Statistically Significant Slowing of Disease Progression Seen at 12 Months
Louisville, Kentucky – Apellis Pharmaceuticals, Inc., a clinical-stage biopharmaceutical company developing a platform of novel therapeutic compounds for the treatment of autoimmune diseases, today announced that its complement C3 inhibitor, APL-2, met its primary endpoint in a Phase 2 clinical trial (FILLY) in patients with geographic atrophy (GA) associated with age-related macular degeneration (AMD). At 12 months, APL-2, administered monthly via intravitreal injection, showed a 29% (p=0.008) reduction in the rate of GA lesion growth compared to sham. With every other month administration, a 20% (p=0.067) reduction was observed. Additionally, in a post hoc analysis, a greater effect was observed during the second six months of the study: a reduction in growth rate of 47% (p<0.001) with monthly administration, and a reduction of 33% (p=0.01) with every other month administration.
The most frequently reported adverse events in the study eye were associated with the injection procedure. A higher incidence of exudative AMD was observed in the treatment groups, predominantly in subjects with a history of exudative AMD in the fellow eye, and was managed with the administration of standard-of-care therapies.
“We are very excited about the results of this study,” said Cedric Francois, MD, PhD, founder and chief executive officer of Apellis. “In addition to demonstrating a statistically significant slowing of disease over 12 months, APL-2’s effect appears to increase in the second six months of the study, slowing down the rate of degeneration by almost half. We plan to move forward with Phase 3 studies as soon as possible.”
David Boyer, MD, of Retina-Vitreous Associates Medical Group, said, “These results are very exciting for all people afflicted with dry AMD with geographic atrophy. It is currently an untreatable condition, and the reduction of the progression of atrophy in this trial offers new hope for vision maintenance for our patients.”
Results, including an analysis of genetic markers, will be presented at an upcoming major medical meeting.
About the FILLY trial
The FILLY trial is a 246-patient Phase 2 multicenter, randomized, single-masked, sham-controlled clinical trial of APL-2 in patients with GA conducted at 40 clinical sites, located in the United States, Australia and New Zealand. APL-2 was administered as an intravitreal injection in the study eye monthly or every other month for 12 months, followed by six months of monitoring after the end of treatment. Eyes were evaluated for GA by fundus autofluorescence photographs (FAF). The rate of GA area growth was measured by mean change in square root area of GA lesion from baseline to month 12. The primary endpoint was the change in GA lesion size from baseline to month 12, compared to sham.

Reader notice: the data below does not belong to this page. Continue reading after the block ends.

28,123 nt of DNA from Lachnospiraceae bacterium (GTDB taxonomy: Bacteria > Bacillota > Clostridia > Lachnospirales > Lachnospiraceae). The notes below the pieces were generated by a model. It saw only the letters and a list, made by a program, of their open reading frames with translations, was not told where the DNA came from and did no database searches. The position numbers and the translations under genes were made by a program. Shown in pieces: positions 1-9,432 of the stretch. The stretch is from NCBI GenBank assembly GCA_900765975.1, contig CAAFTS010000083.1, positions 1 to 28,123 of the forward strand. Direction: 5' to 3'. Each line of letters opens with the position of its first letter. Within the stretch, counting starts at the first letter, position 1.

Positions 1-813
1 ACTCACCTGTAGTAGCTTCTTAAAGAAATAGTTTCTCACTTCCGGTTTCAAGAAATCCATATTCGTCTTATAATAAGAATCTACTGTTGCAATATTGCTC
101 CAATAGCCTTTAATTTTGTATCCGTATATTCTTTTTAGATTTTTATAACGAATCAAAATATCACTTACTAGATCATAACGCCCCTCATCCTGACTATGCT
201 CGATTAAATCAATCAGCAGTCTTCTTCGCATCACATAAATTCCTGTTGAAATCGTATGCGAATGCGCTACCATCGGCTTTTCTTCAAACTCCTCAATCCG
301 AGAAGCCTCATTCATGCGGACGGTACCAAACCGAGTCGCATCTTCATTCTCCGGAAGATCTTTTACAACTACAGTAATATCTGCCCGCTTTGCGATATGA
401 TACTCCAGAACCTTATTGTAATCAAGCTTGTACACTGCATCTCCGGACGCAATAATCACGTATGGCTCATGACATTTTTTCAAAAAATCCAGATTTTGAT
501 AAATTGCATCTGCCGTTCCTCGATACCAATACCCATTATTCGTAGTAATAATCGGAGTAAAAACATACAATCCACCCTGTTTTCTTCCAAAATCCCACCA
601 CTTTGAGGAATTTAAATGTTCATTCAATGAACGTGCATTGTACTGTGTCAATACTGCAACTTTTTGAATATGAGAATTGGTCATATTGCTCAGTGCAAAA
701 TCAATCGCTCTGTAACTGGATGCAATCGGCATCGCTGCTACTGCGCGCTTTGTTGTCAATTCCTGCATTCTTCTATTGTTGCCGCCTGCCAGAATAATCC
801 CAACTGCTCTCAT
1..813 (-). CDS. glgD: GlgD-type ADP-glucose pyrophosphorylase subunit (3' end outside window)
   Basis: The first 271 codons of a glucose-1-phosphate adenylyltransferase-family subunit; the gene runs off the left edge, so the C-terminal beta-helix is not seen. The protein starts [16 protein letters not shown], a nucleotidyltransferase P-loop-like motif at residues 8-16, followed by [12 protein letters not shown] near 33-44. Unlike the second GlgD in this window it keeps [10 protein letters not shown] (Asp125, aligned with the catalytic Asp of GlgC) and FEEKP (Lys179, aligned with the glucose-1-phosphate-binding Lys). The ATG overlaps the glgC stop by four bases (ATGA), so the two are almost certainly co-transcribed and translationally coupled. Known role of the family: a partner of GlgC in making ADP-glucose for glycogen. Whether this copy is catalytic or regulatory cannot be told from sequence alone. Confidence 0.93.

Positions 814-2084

APL-2 is designed to inhibit the complement cascade centrally at C3, and may have the potential to treat a wide range of complement-mediated diseases more effectively than is possible with partial inhibitors of complement. APL-2 is a synthetic cyclic peptide conjugated to a polyethylene glycol (PEG) polymer that binds specifically to C3 and C3b, effectively blocking all three pathways of complement activation (classical, lectin, and alternative). In addition to the FILLY trial in GA, Apellis is currently evaluating APL-2 in two clinical trials for systemic administration in paroxysmal nocturnal hemoglobinuria (PNH). Interim data from these trials demonstrated meaningful improvements in lactate dehydrogenase and hemoglobin levels in previously untreated patients as well as patients who are suboptimal responders to eculizumab, the current standard of care in the treatment of PNH. Phase 3 studies are planned in GA and PNH, and future clinical studies of APL-2 are anticipated in other diseases in which complement is implicated.
About geographic atrophy (GA)
GA is an advanced form of age-related macular degeneration (AMD), a disorder of the central portion of the retina, known as the macula, which is responsible for central vision and color perception. GA is a chronic, progressive condition that leads to central blind spots and permanent loss of vision. Based on published studies, we estimate that approximately one million people have GA in the United States alone. There are currently no approved treatments for GA.
Apellis Pharmaceuticals, Inc. is a clinical-stage biopharmaceutical company focused on the development of novel therapeutic compounds for the treatment of a broad range of life-threatening or debilitating autoimmune diseases based upon complement immunotherapy through the inhibition of the complement system at the level of C3. Apellis is the first company to advance chronic therapy with a C3 inhibitor into clinical trials. For additional information about Apellis and APL-2, please visit http://www.apellis.com.
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